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An Apple shareholder is suing the estate of deceased founder and CEO Steve Jobs, claiming that his actions compromised the company's value and put stock holders at risk.
In particular, R Andre Klein's complaint lies with Steve Jobs' hiring agreements with other Silicon Valley companies, which essentially amounted to a no-poaching agreement. Critics say that in effect, this secret deal could have stagnated wages and prevented workers from getting what they were due. Klein, who is filing on behalf of all Apple shareholders, says that this behavior violates the US Securities and Exchange act.
"Jobs's conduct is a reminder that even widely respected businessmen can knowingly commit unlawful acts in the zealous pursuit of profits," it was stated in court papers. "In this case, Jobs and the other individual defendants knowingly caused Apple to enter into agreements that violated California law and US antitrust laws." The present CEO of Apple, Tim Cook, is also a defendant. Klein is seeking a payment from Apple for damages to shareholders, Sky reports.
Twitter is experimenting with something that has some users of the service upset. The experiment is making tweets that users favorite display on their timeline, making the favorite tweets act as if they were retweets. Presumably, the change is an effort on Twitter's part to get people more involved with the content.
Many users were complaining that their timelines were cluttered and useless. Twitter hasn't commented directly on the complaints yet, but did point out a blog post where it notes that it has the right to experiment. This change may not be seen by everyone who uses Twitter.
The blog post reads, "A common thread across recent releases has been experimentation. We've tested various features with small groups of our 200 million users before determining what we'll release. These tests are essential to delivering the best possible user experience."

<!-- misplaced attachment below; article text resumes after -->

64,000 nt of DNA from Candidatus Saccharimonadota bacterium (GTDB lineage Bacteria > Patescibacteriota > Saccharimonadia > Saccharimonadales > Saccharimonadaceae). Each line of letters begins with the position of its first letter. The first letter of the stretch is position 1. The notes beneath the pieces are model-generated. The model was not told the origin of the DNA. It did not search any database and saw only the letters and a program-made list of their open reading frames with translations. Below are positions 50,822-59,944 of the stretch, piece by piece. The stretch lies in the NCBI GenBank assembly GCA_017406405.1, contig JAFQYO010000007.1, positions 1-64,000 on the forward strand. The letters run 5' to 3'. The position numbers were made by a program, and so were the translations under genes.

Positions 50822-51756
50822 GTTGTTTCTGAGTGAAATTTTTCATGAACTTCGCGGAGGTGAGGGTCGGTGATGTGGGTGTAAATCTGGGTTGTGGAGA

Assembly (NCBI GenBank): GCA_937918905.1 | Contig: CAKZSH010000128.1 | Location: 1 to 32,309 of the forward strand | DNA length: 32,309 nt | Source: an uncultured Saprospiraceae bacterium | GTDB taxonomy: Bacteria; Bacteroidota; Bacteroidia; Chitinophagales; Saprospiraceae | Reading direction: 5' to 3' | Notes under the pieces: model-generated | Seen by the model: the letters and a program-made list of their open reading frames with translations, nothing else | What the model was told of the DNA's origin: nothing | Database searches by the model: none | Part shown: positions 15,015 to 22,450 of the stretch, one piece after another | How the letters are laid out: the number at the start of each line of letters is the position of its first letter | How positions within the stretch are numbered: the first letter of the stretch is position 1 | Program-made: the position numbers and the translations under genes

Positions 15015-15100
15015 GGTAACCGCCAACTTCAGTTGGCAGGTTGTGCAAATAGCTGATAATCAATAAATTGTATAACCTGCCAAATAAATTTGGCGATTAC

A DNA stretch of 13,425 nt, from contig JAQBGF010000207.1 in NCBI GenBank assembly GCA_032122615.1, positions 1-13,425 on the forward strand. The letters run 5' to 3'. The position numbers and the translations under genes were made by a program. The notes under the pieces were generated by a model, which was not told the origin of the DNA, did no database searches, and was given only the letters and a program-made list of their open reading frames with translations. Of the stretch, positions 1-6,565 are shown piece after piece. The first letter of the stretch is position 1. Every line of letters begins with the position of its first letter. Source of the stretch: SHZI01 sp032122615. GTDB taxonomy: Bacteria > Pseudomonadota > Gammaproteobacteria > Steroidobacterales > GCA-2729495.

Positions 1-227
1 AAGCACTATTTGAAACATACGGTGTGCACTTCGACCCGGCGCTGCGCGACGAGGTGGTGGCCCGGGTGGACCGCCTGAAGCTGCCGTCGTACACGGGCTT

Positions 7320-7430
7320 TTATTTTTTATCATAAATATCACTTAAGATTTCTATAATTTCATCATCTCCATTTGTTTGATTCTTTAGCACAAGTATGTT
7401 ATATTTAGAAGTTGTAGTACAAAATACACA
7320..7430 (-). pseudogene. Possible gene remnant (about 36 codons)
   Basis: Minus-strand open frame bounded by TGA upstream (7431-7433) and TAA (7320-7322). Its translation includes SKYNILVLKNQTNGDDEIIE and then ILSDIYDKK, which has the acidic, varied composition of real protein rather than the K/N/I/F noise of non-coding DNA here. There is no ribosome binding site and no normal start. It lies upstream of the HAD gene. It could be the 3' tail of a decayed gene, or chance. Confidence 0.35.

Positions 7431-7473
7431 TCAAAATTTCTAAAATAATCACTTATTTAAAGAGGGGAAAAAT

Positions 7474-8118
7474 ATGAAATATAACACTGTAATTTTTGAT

SEGA has settled its class-action lawsuit that was taken against it for allegedly false advertising its first-person shooter from last year, Aliens: Colonial Marines, for a cool $1.25 million.
From the $1.25 million, plaintiffs Damion Perrine and John Locke would see $2,500 each, while their attorney fees would chew up a massive $312,500. Administration fees tick up to $200,000 leaving $735,000 to be split up among everyone in the class-action lawsuit, a number that will not exceed $59.99 per person.
How many people clustered into the class-action lawsuit? According to Game Informer, a huge 135,000 people signed up, which should see around $5.44 per person from the $735,000 remaining. While this isn't a huge amount of money, let's hope that it deters publishers and game developers from lying to gamers in the videos and various teasers of their games, and then bait and switching when it hits gamers' HDDs.
Samsung has made a purchase of a smaller company that makes part home products called SmartThings. The official sales price wasn't disclosed by Samsung or SmartThings, but sources claiming to be familiar with the deal say the purchase cost Samsung $200 million.
Under Samsung, SmartThings will continue to be operated by CEO and founder Alex Hawkinson and the company will operate independently. The company will be relocated to Palo Alto, California and will be part of the Samsung Open Innovation Center, which is located in the city.
Hawkinson said, "I think at a high level, it has always been our vision to go really big. It's just scale and reach all around the world - imagine reaching hundreds of millions of consumers and many more developers."
Following a spate of high profile bullying cases and suicides that were linked by pundits to the service, Ask.fm has been taken over by Ask.com and social dating app Tinder.
IAC, which arranged the deal, said it plans on spending millions on improving the safety of the site, while Ask.fm's founders are due to leave. It will "revamp" its safety policies and procedures, according to an official safety agreement between the new owners and New York state attorney general Eric Schneiderman.
Ask.fm, the BBC reports, started in 2010 and has a hefty userbase of 180 million per month - but complaints surfaced after it was linked to the deaths of teenagers and online abuse. But IAC said it will focus on child safety, including by employing more moderators.